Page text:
I’m an associate in Marakon’s London office and since joining in 2014 I have worked on strategy development and organisational design projects in the UK, Ireland, and India. Prior to that I did work experience with a UK political party, a start-up in Jordan, and an investment bank in London while completing my degrees at Oxford.
On leaving university I wasn’t sure the real world would match up in terms of having fun and being surrounded by interesting work and people. However, after a year with Marakon which has taken me from nights out in Miami, to downtown Mumbai with great colleagues, any concerns have completely disappeared!
How did you choose a job in strategy consulting?
I knew I wanted a job in which I would get to work with bright people on interesting topics. I initially thought that the public sector would be ideal for this, but after spending a summer working for a business support start-up in Jordan on a range of business issues across both the public and private sector, I realised that consulting could be a better alternative.
After attending various careers presentations, I narrowed my choice down to strategy consulting in particular. The major aspects that appealed to me were:
- Variety of industries and complexity of issues.
- Calibre of colleagues.
- Constant exposure to senior clients.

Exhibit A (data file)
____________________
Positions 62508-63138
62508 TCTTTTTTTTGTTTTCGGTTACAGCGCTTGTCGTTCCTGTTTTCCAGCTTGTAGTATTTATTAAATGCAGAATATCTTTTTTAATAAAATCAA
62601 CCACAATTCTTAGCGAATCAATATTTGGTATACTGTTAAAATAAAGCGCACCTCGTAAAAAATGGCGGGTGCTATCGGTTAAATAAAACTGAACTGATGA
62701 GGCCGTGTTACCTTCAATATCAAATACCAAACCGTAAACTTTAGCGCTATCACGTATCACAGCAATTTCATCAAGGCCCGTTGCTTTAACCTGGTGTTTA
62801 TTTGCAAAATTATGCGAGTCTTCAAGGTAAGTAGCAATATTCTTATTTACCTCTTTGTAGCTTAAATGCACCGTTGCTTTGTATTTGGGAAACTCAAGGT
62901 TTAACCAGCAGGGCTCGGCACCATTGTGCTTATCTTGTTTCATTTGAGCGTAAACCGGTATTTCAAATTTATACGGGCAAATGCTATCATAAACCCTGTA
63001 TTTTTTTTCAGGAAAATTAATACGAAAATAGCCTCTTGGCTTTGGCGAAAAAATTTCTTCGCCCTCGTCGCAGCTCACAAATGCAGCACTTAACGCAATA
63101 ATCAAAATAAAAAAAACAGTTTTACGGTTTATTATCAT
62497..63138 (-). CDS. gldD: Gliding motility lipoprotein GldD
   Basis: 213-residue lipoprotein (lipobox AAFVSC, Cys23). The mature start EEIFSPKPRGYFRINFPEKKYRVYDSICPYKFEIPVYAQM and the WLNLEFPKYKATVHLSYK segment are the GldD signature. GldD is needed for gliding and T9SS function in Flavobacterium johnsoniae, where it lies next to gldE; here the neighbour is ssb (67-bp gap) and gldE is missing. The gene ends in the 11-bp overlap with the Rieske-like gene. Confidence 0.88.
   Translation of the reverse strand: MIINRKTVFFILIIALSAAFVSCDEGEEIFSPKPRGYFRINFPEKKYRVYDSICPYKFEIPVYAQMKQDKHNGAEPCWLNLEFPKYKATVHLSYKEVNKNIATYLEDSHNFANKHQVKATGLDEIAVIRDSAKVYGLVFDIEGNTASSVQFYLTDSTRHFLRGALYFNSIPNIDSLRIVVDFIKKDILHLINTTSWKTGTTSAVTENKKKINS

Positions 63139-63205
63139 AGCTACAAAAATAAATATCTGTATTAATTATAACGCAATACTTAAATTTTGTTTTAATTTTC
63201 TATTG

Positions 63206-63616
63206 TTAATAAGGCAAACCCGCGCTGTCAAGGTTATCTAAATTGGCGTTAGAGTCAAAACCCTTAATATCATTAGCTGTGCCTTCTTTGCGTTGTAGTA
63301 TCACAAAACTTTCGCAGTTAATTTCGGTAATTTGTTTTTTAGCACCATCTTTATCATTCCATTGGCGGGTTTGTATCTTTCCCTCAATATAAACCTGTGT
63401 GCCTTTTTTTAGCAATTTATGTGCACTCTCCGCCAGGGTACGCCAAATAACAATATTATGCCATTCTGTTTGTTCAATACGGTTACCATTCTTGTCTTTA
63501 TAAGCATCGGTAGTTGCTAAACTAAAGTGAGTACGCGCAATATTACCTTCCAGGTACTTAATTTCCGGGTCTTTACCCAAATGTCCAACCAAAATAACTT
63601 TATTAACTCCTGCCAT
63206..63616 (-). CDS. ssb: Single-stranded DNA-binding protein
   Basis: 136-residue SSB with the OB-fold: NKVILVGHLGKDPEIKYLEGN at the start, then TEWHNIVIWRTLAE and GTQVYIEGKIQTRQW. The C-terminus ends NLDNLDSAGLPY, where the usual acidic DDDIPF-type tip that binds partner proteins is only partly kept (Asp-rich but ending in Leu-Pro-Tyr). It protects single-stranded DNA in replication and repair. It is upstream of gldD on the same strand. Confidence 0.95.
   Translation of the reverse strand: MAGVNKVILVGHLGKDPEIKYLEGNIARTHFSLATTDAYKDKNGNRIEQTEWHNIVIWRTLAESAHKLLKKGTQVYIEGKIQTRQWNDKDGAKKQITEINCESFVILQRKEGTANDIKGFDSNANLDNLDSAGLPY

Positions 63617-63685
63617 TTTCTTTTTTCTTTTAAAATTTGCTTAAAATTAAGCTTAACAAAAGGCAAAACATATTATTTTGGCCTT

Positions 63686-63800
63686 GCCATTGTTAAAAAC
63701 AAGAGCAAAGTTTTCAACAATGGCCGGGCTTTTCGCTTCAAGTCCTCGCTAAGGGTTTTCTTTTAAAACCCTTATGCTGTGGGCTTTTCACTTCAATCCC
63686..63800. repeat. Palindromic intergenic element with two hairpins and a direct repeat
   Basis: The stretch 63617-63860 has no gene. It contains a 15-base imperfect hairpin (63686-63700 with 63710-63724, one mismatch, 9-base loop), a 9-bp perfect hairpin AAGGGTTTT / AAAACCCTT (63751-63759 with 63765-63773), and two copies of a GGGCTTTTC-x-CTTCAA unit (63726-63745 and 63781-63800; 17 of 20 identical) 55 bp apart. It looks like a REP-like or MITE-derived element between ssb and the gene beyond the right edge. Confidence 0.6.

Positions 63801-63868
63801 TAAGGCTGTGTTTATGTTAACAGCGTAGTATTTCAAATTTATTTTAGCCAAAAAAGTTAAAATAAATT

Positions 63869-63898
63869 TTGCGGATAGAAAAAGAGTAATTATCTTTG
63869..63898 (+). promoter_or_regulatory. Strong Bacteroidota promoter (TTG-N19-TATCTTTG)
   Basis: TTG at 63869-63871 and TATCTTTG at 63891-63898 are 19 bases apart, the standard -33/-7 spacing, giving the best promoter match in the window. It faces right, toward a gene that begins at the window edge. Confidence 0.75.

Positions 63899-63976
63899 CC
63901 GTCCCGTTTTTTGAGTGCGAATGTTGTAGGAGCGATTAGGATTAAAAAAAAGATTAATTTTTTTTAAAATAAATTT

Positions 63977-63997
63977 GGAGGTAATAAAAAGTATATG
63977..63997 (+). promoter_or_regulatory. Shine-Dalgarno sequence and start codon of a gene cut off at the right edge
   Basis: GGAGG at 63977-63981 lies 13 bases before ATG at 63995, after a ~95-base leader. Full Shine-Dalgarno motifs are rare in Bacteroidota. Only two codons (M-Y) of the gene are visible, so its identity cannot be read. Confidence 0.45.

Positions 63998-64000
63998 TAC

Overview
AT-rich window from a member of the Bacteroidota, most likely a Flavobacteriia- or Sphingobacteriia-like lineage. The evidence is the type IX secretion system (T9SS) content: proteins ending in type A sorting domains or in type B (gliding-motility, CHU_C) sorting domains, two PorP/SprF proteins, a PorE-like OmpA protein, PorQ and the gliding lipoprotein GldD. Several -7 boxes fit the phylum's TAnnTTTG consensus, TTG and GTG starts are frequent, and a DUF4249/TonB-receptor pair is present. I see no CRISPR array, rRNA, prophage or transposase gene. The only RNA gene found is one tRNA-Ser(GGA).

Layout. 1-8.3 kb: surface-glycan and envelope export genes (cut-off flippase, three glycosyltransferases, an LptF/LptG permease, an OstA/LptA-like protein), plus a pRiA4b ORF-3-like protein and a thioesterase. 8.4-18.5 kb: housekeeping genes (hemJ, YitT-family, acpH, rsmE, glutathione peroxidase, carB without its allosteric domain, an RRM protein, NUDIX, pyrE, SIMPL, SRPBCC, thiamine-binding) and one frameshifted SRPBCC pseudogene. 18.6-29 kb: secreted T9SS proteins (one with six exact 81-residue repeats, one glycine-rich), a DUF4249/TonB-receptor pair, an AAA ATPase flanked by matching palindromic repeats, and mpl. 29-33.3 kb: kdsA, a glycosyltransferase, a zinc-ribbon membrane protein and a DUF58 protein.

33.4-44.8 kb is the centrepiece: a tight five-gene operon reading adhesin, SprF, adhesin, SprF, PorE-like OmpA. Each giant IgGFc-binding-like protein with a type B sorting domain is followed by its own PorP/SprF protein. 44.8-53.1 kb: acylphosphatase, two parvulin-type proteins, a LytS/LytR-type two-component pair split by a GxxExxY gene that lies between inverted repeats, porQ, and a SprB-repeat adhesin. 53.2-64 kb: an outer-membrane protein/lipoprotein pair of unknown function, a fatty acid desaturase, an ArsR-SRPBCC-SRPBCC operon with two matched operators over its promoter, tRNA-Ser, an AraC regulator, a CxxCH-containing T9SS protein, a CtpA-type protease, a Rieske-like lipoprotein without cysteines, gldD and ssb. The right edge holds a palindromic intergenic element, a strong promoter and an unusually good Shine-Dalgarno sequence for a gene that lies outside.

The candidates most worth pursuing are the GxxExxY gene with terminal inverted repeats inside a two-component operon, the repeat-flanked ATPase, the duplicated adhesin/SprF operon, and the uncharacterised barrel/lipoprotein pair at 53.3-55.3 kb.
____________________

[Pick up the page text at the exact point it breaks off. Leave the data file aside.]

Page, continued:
The variety and level of challenge in strategy consulting is, I think, unrivalled by other careers. The industry contains a lot of bright people constantly trying to find new insights and communicate them to executives to help their companies perform better. From literally the first day, you are expected to join in and constantly improve the impact that we have on clients.
What does your role entail?
The primary aspects of an associate’s role are generating insights and communicating them to the team and clients. These terms initially sounded a bit vague, but underneath them there’s a wide range of tasks such as:
- Analysing data (e.g. understanding a company’s mix of customers).
- Interviewing clients at various levels to dig in to the key issues.
- Discussing issues with the rest of the team to develop ideas and further the thinking.
- Finding and using data sources (e.g. identifying and interviewing external industry experts).
- Preparing materials and presenting them to clients.
In addition to project work, there’s a variety of firm-building activities that associates take on. Over the past year, for example, I’ve helped organise our training trip to Miami and develop a new way for our Oil and Gas Practice to use internal resources.
What skills are most important?
Developing the skills to be a good consultant is, of course, a constant work-in-progress and that’s one of the most enjoyable aspects of the job. Below are the two main things I think are important.
Firstly, very quickly grasping problems and developing ideas to solve them: clients don’t hire us to tick boxes. We are posed problems which the executives of the world’s most successful companies are struggling with, and have to understand the many factors and personalities involved to reach a practical solution.